I probably like Independence Day as much as any red-blooded American. Probably I focus on its original meaning and significance more than many citizens. None of this business of having it be little more than an excuse to frolic outdoors or get drunk on 4 July every year! Nosireebob!
But something sets this holiday apart from others, more than simply its national import and its being the anniversary of the birth of these United States. You see, dear reader, more than one Fourth of July has turned into an unanticipated time of sorrow for me, due to a death or deaths that touched me closely.
It began on Independence Day of 1967 or '68, when I was of junior high age in Boise, Idaho. Two little boys lived across the street for us; my Dad called them the "two wild Indians". Which gives you the picture that these two boys were in serious need of Valium or Ritalin (were they available back then). Late on that Independence Day their mother came to our door asking if we had seen them. They were missing! Soon Dad and I were involved in the search for the little fellas, walking streets of our neighborhood and banks of the New York Canal, a huge irrigation ditch that bordered it. Across the canal lay a golf course which in that era was the site of the July Fourth fireworks show for the city. In past years I'd greatly enjoyed the pyrotechnics -- I really am a fan of them! But that Independence Day was quite surreal, as the fireworks flashed overhead and we continued our search. Alas! a day or two later the boys' bodies were found in the canal. Death had struck on Independence Day. . . .
In 1984, a year of all-around sad remembrance, we were living in Crossville, Tennessee, where I was pastoring a Disciples of Christ church and wife Ellen was expecting our second child. But on the First of the month she was still-born. Ellen remained in the hospital for a few days recovering from the cesarean section. So it fell on me to arrange and carry out the burial of our little Becky, who never got the chance even to utter her first cry. Plus see to the care of our son David. I remember that on the holiday itself I took him to nearby Cumberland Mountain State Park, and we played on the playground equipment there. I even sang a couple of songs from "A Homestead Album", a musical in which I was cast, that was being performed that summer at the Cumberland County Playhouse. I sang a joyful song and even danced a lively dance with our son. But my heart was heavy. Death had struck just before Independence Day. . . .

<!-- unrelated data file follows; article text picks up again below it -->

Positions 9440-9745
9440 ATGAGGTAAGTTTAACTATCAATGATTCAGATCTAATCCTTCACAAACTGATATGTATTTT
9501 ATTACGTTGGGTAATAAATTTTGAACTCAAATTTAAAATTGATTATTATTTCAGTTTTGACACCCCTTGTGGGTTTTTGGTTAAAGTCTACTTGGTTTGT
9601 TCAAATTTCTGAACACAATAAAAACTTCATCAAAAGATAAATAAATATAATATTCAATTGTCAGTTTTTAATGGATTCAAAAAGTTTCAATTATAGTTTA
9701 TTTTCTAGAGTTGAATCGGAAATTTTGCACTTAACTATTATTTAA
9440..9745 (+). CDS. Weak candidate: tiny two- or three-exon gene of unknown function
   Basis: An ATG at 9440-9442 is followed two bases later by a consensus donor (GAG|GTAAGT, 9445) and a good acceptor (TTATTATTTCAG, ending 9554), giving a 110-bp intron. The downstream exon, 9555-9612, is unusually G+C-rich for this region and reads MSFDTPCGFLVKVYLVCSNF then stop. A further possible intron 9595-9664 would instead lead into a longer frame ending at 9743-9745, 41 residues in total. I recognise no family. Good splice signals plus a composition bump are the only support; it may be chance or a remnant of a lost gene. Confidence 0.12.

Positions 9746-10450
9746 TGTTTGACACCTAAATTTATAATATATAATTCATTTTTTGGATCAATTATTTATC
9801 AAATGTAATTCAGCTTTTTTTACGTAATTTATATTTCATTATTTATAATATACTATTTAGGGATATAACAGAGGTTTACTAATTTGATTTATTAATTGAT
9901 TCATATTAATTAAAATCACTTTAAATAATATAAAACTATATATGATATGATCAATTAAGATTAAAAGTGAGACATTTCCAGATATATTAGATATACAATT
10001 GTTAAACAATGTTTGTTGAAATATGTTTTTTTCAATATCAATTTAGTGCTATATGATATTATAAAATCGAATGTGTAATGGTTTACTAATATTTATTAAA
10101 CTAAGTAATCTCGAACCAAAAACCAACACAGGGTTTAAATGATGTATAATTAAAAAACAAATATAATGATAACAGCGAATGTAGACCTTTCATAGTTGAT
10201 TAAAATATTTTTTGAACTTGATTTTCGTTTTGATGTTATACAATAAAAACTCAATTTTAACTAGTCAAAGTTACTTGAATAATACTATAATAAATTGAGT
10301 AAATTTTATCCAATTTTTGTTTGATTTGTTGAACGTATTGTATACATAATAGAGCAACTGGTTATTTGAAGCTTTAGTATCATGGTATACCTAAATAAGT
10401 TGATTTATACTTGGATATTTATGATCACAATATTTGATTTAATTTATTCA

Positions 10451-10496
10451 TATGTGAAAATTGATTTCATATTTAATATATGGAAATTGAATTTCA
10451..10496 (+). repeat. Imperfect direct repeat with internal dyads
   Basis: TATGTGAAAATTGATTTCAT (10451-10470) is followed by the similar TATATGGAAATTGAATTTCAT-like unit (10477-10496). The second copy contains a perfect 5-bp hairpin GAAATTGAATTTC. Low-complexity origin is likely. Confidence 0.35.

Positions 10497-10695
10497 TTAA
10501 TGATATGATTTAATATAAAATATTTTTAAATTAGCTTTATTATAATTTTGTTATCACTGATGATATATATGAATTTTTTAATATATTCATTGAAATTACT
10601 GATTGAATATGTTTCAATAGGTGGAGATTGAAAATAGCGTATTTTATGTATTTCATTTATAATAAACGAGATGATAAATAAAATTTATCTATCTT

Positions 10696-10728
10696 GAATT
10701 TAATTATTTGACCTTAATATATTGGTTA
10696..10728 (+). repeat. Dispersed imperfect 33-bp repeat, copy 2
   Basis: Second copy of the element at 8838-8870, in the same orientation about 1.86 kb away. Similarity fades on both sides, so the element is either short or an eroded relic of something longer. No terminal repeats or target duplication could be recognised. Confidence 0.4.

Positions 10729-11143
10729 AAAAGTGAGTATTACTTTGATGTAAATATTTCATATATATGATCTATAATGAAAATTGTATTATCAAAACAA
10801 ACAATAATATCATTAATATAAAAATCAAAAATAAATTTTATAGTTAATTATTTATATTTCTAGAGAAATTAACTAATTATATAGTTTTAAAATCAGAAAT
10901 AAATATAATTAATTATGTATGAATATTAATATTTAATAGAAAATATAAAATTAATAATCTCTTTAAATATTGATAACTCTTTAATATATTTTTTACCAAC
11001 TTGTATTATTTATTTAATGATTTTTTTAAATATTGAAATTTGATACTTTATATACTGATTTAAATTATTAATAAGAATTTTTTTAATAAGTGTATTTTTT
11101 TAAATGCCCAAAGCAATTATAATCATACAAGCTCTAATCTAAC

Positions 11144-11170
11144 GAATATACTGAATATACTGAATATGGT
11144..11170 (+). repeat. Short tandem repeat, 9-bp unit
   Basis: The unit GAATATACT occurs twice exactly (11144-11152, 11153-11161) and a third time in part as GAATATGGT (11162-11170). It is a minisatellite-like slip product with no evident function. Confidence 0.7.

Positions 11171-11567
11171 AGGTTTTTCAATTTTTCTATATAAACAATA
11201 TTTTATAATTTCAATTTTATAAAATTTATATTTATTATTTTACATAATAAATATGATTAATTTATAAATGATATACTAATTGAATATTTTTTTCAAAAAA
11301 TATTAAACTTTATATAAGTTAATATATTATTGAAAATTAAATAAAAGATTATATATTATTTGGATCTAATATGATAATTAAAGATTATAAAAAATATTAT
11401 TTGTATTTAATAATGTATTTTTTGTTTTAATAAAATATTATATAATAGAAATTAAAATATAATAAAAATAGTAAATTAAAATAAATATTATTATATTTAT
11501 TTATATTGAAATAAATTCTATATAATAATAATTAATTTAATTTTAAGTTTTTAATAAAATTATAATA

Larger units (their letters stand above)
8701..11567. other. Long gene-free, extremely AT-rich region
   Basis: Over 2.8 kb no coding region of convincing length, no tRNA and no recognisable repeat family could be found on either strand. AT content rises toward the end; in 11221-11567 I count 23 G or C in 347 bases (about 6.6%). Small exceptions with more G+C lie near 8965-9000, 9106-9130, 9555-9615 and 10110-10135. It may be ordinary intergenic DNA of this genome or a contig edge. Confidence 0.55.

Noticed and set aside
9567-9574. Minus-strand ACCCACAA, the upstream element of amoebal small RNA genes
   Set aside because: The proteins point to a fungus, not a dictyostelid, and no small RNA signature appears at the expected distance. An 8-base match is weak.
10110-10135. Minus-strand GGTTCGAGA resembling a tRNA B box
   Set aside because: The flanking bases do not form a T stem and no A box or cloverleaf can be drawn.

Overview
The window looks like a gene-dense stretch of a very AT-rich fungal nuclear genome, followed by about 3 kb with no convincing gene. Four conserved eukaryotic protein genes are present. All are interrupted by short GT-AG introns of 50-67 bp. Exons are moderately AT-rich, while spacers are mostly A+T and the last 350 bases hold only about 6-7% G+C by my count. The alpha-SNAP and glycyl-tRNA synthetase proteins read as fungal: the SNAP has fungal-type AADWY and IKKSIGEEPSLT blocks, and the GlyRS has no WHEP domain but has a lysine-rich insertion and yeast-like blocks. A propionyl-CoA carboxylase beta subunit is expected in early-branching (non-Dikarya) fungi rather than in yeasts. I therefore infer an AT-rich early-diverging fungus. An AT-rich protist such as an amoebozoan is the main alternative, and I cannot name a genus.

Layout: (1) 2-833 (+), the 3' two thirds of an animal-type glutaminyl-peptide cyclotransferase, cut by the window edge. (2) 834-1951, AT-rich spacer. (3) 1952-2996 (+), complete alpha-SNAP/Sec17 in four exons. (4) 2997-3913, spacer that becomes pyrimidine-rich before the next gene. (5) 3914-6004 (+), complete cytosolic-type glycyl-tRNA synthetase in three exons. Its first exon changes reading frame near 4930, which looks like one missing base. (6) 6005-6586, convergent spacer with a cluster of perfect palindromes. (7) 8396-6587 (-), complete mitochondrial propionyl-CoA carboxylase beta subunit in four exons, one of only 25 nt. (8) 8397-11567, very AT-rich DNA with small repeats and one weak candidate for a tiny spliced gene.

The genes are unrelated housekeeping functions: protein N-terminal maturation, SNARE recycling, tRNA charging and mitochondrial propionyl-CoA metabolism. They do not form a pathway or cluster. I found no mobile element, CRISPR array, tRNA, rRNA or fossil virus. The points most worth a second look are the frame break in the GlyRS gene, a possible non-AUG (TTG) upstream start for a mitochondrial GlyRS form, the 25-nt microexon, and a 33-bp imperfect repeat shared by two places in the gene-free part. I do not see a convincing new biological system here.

There is an agitation in my memory-bank, that one of the Independence days I spent in San Antonio (A.D. 2002 to 2008) was likewise touched by a significant death. But who was it? At this point I cannot remember, and I most certainly don't fell right now like trying to dredge it up!
And now this! Steve McNair shot four times, twice in the head, twice in the chest, and a young woman at the scene shot once in the head. Police are speaking of a murder-suicide but not confirming it quite yet. I remember better days for McNair and this city that loved him. Especially the better days of the 1999-2000 season, when McNair quarterbacked the NFL Titans to the Super Bowl, and got us within one yard of winning it! I remember vividly to this day, how when the football team left Houston and came to Tennessee, my arms weren't open to warmly welcome them. I'd heard too many ugly things about owner Bud Adams from Houstonians. And so the first couple of years I was against the team. But when they had that stellar season in 1999 and went into the playoffs, with McNair, Frank Wychek, Eddie George and others enthralling Nashville fans, I too chose to consider that THIS was my hometown's team (granted, at the time I lived in nearby Clarksville, but the team IS the Tennessee Titans) and I needed to get with the program and get behind the guys. I came to esteem the names McNair, Wychek, George. . . and one Christian team member whose name escapes me but whose testimony to the priority of his faith OVER the sport still thrills me.
But NOW the great former quarterback is dead. On Sunday, aboard the bus on my way to church, I perused the Tennessean front page and a couple pages inside, about the tragedy. All my memories of my attitude turnaround in '99 awoke, along with my old esteem for McNair, Wychek, George and that Christian fella. It hardly helps that in 2008 upon moving to Nashville I took right up with my enthusiastic support for the Titans. Even tho' McNair had played two years with another NFL team, then last year retired and started up a restaurant near TSU here. And the current team had such a great '08 -- one I was certain would terminate in a Super Bowl victory, until they were beat at home in the first playoff game. I have to confess, that as I read the newspaper there on the bus my eyes teared up. My heart was heavy. Death had struck on Independence Day. . . .
Again. . . .